Evidence for Flux Ropes in the Earth's Magnetotail

  1. C. T. Russell,
  2. E. R. Priest and
  3. L. C. Lee
  1. David G. Sibeck

Published Online: 21 MAR 2013

DOI: 10.1029/GM058p0637

Physics of Magnetic Flux Ropes

Physics of Magnetic Flux Ropes

How to Cite

Sibeck, D. G. (1990) Evidence for Flux Ropes in the Earth's Magnetotail, in Physics of Magnetic Flux Ropes (eds C. T. Russell, E. R. Priest and L. C. Lee), American Geophysical Union, Washington, D. C.. doi: 10.1029/GM058p0637

Author Information

  1. The Johns Hopkins University Applied Physics Laboratory, Laurel, MD 20707

Publication History

  1. Published Online: 21 MAR 2013
  2. Published Print: 1 JAN 1990

ISBN Information

Print ISBN: 9780875900261

Online ISBN: 9781118663868



  • Solar photosphere;
  • Magnetic flux;
  • Astrophysics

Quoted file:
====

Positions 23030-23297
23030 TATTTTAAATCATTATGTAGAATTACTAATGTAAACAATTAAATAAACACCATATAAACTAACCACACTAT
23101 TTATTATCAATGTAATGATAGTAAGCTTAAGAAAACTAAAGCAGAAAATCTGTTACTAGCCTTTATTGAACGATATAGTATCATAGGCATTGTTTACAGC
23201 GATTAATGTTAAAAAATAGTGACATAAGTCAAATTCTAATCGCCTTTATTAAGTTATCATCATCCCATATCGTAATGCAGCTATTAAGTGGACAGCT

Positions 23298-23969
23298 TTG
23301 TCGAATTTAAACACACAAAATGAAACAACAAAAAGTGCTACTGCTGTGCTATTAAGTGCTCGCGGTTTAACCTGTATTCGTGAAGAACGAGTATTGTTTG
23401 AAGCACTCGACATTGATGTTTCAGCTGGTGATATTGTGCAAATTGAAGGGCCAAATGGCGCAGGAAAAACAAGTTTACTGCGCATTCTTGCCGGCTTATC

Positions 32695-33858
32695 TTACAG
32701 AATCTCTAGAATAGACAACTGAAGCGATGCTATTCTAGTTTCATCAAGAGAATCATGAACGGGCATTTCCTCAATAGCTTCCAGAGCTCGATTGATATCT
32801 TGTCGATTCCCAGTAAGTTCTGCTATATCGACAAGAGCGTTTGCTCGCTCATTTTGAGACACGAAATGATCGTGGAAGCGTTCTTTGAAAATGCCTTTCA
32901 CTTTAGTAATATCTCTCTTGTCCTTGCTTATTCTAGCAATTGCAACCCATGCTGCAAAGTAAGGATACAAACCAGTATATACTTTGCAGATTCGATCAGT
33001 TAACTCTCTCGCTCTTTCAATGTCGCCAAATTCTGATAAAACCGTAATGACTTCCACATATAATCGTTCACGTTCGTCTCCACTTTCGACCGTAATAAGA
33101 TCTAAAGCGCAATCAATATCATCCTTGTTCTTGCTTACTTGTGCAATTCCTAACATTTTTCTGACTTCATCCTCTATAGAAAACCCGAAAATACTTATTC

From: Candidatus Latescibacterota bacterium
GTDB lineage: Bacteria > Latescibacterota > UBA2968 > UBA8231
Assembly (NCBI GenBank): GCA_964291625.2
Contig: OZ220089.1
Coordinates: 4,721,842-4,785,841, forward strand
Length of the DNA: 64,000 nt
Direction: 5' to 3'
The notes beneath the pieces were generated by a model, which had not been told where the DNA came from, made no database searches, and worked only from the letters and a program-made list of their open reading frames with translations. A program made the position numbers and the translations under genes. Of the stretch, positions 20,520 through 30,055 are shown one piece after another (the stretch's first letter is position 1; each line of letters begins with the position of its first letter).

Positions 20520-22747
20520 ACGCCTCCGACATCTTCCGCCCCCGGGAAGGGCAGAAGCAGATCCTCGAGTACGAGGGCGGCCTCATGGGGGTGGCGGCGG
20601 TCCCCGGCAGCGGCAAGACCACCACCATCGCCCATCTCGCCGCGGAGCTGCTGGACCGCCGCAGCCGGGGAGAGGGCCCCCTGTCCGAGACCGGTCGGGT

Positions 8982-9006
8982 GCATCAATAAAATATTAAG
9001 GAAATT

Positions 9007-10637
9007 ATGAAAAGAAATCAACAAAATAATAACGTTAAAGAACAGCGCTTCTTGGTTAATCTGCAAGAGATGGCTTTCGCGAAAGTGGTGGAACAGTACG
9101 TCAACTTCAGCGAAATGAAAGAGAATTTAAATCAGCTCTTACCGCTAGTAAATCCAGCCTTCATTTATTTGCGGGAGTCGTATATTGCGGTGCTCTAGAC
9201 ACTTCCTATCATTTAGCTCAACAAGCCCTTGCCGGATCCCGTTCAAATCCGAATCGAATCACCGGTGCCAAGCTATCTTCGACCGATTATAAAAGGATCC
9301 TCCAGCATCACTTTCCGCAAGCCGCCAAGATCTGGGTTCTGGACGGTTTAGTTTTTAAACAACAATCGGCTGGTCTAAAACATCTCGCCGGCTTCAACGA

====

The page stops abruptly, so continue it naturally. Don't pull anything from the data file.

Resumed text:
Magnetic field reconnection is a fundamental process that occurs in the magnetotail during geomagnetic substorms. Some two-dimensional reconnection models predict the formation of a plasmoid, or closed loop of magnetic field lines, in the noon-midnight meridional plane at those times. When the three-dimensional magnetotail magnetic field is considered, it becomes clear that reconnection produces a flux rope with an axis transverse to the earth-sun line. Three signatures mark both two-dimensional plasmoids and three-dimensional flux ropes: (1) a bipolar magnetic field signature, (2) tailward flow of a hot plasma, and (3) convecting isotropic energetic particle distributions. Plasmoids and flux ropes may be distinguished by (4) the axial magnetic field that only flux ropes possess. All four signatures have been identified in near-earth (X > −60 RE), middle (−60 > X > −120 RE), and distant (−120 RE > X > −240 RE) magnetotail observations, but their interpretation is disputed. Thus, the existence of magnetotail flux ropes remains a controversial subject.